Effect of hourly concentration of particulate matter ...

Research studies on wood smoke and other air pollution.

Effect of hourly concentration of particulate matter ...

Postby Wilberforce » Thu Mar 10, 2011 7:07 pm

Effect of hourly concentration of particulate matter on peak expiratory flow in hospitalized children: A panel study
Shin Yamazaki, Masayuki Shima, Michiko Ando, Hiroshi Nitta, Hiroko Watanabe and Toshiyuki Nishimuta
Abstract (provisional)

Little information is available on the possible association between hourly short-term air pollution and peak expiratory flow (PEF) in asthmatic children.

PEF was measured twice daily, from October through December, 2000, in 17 children aged 8 to 15 years hospitalized with severe asthma. A total of 1198 PEF measurements were made at 7 a.m. and 1175 at 7 p.m. Measurements were conducted immediately prior to medication under the guidance of trained nurses. PEF changes were estimated in 10-ug/m3 increments of particulate matter with a 50% cut-off aerodynamic diameter of [less than or equal to]2.5 um (PM2.5), with adjustment for sex, age, height, and temperature. Lagged-hour exposures of up to 24 hours were examined.

Increased 24-hour mean concentration of PM2.5 was associated with a decrease in both morning and evening PEF (-3.0 l/minute; 95%CI: -4.6, -1.4 and -4.4 l/minute; 95%CI: -7.1, -1.7, respectively). In addition, hourly concentrations of PM2.5 and PEF showed a significant association between some lags of PM2.5 and PEF. Effect size was almost -3 l/minute in both morning and evening PEF for an hourly PM2.5 concentration of 10 mug/m3 in several lags. Even after adjustment for other air pollutants, some of the significant associations with PEF remained.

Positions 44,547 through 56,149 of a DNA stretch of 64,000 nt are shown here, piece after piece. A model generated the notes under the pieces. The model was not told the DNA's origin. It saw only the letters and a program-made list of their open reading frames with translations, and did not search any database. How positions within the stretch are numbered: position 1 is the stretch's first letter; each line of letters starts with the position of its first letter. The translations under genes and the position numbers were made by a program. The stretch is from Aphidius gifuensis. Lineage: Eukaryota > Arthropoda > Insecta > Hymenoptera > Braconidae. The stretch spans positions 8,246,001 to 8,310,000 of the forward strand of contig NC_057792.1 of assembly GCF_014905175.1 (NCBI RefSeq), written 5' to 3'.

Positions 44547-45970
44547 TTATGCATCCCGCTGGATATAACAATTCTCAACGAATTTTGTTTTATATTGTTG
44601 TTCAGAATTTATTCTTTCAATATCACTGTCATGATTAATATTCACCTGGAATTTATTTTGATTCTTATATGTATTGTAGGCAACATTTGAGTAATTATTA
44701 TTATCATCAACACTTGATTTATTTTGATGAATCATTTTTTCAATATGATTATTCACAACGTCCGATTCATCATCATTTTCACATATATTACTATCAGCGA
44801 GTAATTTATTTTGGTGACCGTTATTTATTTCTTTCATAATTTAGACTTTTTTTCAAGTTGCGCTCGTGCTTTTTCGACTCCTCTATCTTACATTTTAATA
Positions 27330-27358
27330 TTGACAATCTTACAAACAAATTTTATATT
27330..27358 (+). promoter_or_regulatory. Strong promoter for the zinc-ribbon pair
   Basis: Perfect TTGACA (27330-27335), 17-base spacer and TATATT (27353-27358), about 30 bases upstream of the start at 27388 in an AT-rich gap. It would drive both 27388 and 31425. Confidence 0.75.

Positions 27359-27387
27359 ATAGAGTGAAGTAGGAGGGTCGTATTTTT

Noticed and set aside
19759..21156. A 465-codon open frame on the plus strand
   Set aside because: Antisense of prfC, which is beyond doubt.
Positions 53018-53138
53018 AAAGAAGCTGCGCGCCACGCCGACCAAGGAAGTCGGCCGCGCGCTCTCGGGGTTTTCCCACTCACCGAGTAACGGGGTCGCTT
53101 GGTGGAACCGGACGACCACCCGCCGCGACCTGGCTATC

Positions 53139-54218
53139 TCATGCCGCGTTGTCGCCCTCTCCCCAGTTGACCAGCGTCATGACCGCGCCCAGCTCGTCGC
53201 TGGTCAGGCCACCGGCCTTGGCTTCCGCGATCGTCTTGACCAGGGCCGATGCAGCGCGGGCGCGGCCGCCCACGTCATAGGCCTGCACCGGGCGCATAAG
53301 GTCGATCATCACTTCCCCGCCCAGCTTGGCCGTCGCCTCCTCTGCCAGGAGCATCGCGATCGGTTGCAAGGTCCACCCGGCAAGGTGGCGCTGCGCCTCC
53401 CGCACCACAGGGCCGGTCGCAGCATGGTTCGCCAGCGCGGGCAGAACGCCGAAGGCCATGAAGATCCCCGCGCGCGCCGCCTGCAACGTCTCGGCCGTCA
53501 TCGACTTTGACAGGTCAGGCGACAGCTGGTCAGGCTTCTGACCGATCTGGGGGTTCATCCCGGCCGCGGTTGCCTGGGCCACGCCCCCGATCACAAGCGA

Among hospitalized children with severe asthma, increased hourly concentration of PM2.5 was associated with a decrease in PEF.
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• If you smell even a subtle odor of smoke, you are being exposed to poisonous and carcinogenic chemical compounds!

• Even a brief exposure to smoke raises blood pressure, (no matter what your state of health) and can cause blood clotting, stroke, or heart attack in vulnerable people. Even children experience elevated blood pressure when exposed to smoke!

• Since smoke drastically weakens the lungs' immune system, avoiding smoke is one of the best ways to prevent colds, flu, bronchitis, or risk of an even more serious respiratory illness, such as pneumonia or tuberculosis! Does your child have the flu? Chances are they have been exposed to ambient smoke!
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